Nature and History in Harmony at Pettigrew State Park
A northeastern NC state park and a historic site are intertwined in time and placeBy Renee C. Gannon
Lake Phelps mysteriously formed more than 38,000 years ago on a swath of land between the Albemarle Sound and the Pamlico River. The 16,000-acre lake serves as the main footprint for Pettigrew State Park, located in Creswell and within both Washington and Tyrell counties. The area was once known as the Great Eastern Dismal and Great Alligator Dismal.
The lake’s shallow waters (averaging 4.5-feet deep) rely solely on rainwater for replenishment — no streams enter or leave the shores. That keeps the water clean and clear, perfect for wood preservation. More than 30 dug-out canoes have been found in the lake’s shallow waters, imprinting the area’s significance to local Native Americans, including the Algonquin. One canoe is the second-oldest found in the United States, dating back to 2400 BC, making the canoe about 4,400 years old. The north shore makes up one of the last old-growth forests in eastern North Carolina.
Today, the park is a popular canoe, rowing and kayaking spot for recreation and fishing. Anglers have a chance at catfish, yellow perch and largemouth bass from motor- and non-motor boats, the 224-foot pier, along the shore, or by standing knee-deep in the water.
Surrounding forests provide ample trails to explore the plants and trees that thrive in this environment, including ancient cypress and sycamore trees large enough for a person to stand inside. Tundra swans, snow geese, black bears, bobcats and others also call the park home.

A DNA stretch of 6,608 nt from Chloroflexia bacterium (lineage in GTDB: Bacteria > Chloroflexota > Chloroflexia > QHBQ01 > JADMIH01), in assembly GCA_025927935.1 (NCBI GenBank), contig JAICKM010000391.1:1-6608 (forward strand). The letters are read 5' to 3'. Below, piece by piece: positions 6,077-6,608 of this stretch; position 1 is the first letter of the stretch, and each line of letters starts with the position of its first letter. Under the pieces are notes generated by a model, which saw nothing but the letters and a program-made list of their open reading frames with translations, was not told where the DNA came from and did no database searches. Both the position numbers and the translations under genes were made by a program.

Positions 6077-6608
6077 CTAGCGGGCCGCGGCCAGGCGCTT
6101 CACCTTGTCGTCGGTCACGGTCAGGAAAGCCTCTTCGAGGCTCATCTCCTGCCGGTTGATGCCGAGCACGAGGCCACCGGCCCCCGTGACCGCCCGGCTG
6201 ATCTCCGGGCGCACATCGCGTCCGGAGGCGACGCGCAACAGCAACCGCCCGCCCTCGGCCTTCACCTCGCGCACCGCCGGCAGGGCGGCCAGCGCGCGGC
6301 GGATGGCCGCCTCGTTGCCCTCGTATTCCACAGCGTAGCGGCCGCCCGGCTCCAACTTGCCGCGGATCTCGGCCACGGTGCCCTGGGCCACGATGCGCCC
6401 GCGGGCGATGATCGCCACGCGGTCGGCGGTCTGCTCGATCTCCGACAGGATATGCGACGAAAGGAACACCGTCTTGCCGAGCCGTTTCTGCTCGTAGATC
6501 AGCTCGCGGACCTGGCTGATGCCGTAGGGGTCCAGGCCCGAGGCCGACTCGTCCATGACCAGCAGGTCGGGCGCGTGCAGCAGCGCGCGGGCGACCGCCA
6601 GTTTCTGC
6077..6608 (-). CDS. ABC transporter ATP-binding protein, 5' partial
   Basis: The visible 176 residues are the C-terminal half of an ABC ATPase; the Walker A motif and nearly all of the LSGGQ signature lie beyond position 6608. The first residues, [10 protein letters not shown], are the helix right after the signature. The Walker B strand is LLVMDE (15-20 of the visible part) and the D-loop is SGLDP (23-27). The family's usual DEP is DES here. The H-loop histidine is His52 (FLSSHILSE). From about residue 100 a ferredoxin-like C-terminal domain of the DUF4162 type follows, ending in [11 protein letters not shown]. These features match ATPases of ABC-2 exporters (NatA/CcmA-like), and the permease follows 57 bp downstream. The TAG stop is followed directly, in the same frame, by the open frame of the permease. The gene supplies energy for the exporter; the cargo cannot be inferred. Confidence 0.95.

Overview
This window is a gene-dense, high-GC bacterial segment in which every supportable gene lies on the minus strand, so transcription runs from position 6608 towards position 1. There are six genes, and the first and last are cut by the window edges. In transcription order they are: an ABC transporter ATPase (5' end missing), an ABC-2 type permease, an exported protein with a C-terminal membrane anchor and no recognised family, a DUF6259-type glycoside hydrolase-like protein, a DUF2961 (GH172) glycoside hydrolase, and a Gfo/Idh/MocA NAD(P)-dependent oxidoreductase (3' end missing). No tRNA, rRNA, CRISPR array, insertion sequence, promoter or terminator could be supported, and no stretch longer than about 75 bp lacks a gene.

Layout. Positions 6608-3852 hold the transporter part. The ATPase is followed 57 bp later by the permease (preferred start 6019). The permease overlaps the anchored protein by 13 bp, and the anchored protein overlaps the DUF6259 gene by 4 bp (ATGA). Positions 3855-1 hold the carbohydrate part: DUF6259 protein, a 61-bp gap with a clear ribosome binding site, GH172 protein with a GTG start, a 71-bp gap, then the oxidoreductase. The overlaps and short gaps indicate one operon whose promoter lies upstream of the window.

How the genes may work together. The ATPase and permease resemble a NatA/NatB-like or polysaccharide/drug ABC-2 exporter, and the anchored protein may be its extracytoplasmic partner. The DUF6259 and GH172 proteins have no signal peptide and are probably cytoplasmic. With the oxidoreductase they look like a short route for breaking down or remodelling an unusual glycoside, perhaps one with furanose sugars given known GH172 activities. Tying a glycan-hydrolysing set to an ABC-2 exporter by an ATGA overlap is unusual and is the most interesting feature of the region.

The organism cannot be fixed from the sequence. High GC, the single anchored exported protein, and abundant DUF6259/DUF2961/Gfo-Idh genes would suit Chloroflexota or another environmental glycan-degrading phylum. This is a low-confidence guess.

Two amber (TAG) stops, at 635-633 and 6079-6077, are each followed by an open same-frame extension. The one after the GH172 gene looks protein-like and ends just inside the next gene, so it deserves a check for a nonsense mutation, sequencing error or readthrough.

One of the park’s trails, the Lake Shore, leads away from the boat ramp into the shade of the swampy canopy. The trail follows along dirt paths and boardwalks, until it breaks out of the trees and into the backyard of Somerset Place, a state historic site situated within Pettigrew State Park.
For 80 years, Somerset Place served as the base of operations for the Lake Company partnership, which owned agricultural fields and plantations covering 100,000 acres bordering Lake Phelps. The company brought slaves from Africa in the 1790s to dig more than 6 miles of canals that connected the lake to the nearby Scuppernong River for transportation and swamp draining, then later introduced a lock system to irrigate fields of corn and rice. Many of the canals are still visible today while driving in this area of Washington County.
In 1787, one partner, James Collins, founded Somerset Place. By 1865, the plantation was one of the largest in the upper South, so large that it held not only barns, stables, smoke houses, a dairy, sawmills and the main home, but also a hospital, chapel and school within an industrial and residential complex.
Over the life of the plantation, more than 850 enslaved men, women and children lived and worked within the complex. As a means of accurately representing their living conditions, the state has meticulously reconstructed one- and four-bedroom homes along the foundations where enslaved families once lived, as well as the plantation hospital that served all that lived on the grounds, free and enslaved.
An interpretive tour highlights the plantation’s story — of the Collins family, free laborers and the day-to-day struggles of those enslaved. Historians have researched the lives of those who worked and lived at the plantation, learning about their trades, family life and culture. The family lineage of one of the first enslaved to arrive in the late 1700s, Sucky Davis, has been traced down through the years to local families. Every summer, the site holds the Somerset Homecoming for families to acknowledge, honor and connect with enslaved ancestors.
Together, the two sites tell a tale from nature and history. Without one, the other would not exist. For families looking for an inexpensive way to enjoy both the outdoors and learn a bit of the state’s history, a visit to Pettigrew State Park with a short layover at Somerset Place is a day trip must.
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